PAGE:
It was a photo op intended to turbocharge Republican voters, one showing Gov. Ron DeSantis of Florida posing in front of a helicopter on Sunday at the southern border in Texas.
But the display is creating an unwanted spotlight for Mr. DeSantis: The helicopter is funded by Texas taxpayers, raising questions about the political nature of the flight and its cost.
Federal law requires presidential candidates to pay the fair-market rate for noncommercial air travel and reimburse providers of flights. In this case, the Texas Department of Public Safety owns the 2008 Eurocopter, according to a Federal Aviation Administration database of aircraft tail numbers.
Additionally, ethics rules in Texas bar officials there from using state resources in support of political campaigns.
Mr. DeSantis’s office suggested that he was visiting the border in a dual capacity, as both governor and presidential candidate, but his official schedule as governor omitted mention of it. Jeremy Redfern, a spokesman for Mr. DeSantis in the governor’s office, referred questions on Wednesday about the helicopter flight to the Texas Department of Public Safety.
That agency said Mr. DeSantis was briefed during his visit about joint immigration enforcement activities between Florida and Texas at the border, part of a program known as Operation Lone Star.
“The briefing included an aerial tour which was provided by D.P.S. in order to give Gov. DeSantis a clearer understanding of how Florida’s resources are being utilized along our southern border and see the challenges first hand,” Ericka Miller, a spokeswoman for the Texas Department of Public Safety, said in an email on Wednesday.
Mr. DeSantis’s campaign shared the helicopter photo on Twitter on Monday, the same day that he proposed a series of hard-right immigration policies in a campaign speech in Eagle Pass, a small Texas border city.
Reflecting the split nature of his duties, Mr. DeSantis on Sunday wore a short-sleeve white shirt that said “Governor Ron DeSantis” on the right and “DeSantis for President” on the left.
Mr. DeSantis’s use of the taxpayer-funded helicopter was first reported by The Daily Beast, which also noted that he took a boat tour of the Rio Grande as part of his visit. A Fox News reporter accompanied him by air and by water.
That boat is owned by the Florida Fish and Wildlife Conservation Commission, The New York Times confirmed. The state agency had already deployed the vessel there through a mutual-aid arrangement, and as part of the Operation Lone Star program.
Mr. Redfern, in a statement, challenged that there was anything inappropriate about Mr. DeSantis’s ride on the Florida taxpayer-owned boat.
“Participating in a routine patrol with F.W.C. is not outside the purview of the governor’s job as the state’s chief executive,” he said.
Myles Martin, a spokesman for the Federal Election Commission, said in an email on Wednesday that he was not able to comment about specific candidates or their activities. But he pointed out that federal campaign finance rules require candidates to reimburse federal, state or local government entities when using aircraft owned by them to campaign.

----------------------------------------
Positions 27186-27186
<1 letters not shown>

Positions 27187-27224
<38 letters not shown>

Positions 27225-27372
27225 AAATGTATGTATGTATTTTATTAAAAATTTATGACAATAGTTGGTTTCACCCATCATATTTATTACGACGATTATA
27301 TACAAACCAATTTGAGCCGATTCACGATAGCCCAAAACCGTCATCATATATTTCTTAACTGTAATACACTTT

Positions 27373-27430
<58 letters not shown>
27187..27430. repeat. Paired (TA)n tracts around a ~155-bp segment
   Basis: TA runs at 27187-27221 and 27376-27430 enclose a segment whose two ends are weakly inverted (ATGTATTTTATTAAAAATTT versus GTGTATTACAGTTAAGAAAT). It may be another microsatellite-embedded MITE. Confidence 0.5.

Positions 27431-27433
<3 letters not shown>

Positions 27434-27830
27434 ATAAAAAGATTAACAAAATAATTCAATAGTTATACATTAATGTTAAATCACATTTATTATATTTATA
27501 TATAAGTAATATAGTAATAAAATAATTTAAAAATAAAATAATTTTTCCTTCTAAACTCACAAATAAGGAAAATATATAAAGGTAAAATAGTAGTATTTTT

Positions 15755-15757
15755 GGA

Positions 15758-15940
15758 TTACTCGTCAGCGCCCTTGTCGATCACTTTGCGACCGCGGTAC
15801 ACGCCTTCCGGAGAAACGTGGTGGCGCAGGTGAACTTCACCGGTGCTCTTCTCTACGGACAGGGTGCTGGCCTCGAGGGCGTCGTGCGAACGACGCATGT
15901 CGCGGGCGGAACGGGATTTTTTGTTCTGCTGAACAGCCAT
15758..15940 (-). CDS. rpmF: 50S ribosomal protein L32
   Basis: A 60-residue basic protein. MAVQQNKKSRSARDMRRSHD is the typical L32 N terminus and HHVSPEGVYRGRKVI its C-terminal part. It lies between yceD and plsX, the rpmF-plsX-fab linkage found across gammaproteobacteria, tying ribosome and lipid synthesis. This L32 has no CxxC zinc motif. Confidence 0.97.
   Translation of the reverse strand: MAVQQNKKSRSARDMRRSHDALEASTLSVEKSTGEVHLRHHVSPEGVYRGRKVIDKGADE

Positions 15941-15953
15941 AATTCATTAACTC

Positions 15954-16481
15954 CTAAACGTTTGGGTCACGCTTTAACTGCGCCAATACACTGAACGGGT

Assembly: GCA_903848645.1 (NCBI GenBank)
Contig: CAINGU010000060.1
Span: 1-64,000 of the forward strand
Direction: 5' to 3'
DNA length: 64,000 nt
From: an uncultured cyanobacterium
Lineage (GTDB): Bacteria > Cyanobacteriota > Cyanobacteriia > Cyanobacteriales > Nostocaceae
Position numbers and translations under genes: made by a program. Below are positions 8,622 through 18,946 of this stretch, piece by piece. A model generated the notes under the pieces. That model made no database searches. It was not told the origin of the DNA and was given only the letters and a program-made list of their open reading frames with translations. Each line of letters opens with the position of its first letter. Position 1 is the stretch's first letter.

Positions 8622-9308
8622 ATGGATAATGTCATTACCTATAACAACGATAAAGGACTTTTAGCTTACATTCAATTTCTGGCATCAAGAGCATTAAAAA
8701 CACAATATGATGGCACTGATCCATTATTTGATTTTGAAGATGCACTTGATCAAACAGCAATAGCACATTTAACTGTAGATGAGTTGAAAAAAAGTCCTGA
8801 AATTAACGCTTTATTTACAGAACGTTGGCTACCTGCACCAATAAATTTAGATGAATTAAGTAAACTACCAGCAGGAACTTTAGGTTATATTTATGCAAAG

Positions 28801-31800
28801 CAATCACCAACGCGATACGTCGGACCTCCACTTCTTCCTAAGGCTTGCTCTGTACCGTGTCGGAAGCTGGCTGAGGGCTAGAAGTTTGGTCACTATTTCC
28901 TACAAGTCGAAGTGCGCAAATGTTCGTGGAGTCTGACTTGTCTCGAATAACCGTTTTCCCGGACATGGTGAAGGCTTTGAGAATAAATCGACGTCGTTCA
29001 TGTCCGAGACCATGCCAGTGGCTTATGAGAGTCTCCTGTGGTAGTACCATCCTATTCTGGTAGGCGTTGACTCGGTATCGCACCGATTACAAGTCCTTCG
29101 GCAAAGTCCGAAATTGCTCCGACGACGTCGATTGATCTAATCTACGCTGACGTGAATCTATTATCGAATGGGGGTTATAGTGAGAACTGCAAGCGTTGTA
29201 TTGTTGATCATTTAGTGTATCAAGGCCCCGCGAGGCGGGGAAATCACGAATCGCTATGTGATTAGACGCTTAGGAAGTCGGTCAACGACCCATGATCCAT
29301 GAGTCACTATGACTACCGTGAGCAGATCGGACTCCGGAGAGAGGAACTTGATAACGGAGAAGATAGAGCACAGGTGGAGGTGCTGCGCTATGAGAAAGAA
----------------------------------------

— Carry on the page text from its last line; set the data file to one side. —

Political committees must also pay back costs associated with others means of transportation, including boat travel.
Mr. DeSantis has previously faced accusations that he is inappropriately blurring the lines between his official duties and his campaign.
As Mr. DeSantis prepared to sign Florida’s record-breaking budget earlier this month, lobbyists and state lawmakers said the governor’s staff called them seeking either campaign contributions or political endorsements — outreach that would normally be made by members of Mr. DeSantis’s campaign. The conversations left the lobbyists and lawmakers afraid that Mr. DeSantis would veto their projects from the budget if they did not comply, they said.
And when Mr. DeSantis signed the budget, he vetoed several projects sponsored by State Senator Joe Gruters, a Republican who has endorsed former President Donald J. Trump, the Republican front-runner. Mr. Gruters accused the governor of retribution, calling him “meanspirited” and saying he had chosen to “punish ordinary Floridians” because of a political disagreement.
The governor’s office denied that the vetoes were political. And at a news conference in Tampa last week, Mr. DeSantis said there was nothing wrong with aides in his office supporting his campaign in their “spare time.”
But Nikki Fried, the chair of the Florida Democratic Party, filed state ethics and elections complaints against three top staffers in the governor’s office. “Any reasonable person could infer from the reporting that our governor was holding the state budget hostage in exchange for political endorsements and donations — actions that are both unethical and illegal,” Ms. Fried said in a statement.
Earlier this year, Mr. DeSantis also signed a bill shielding his travel records from public disclosure, preventing an accounting of the taxpayer funds being used to cover security and other costs during his campaign trips.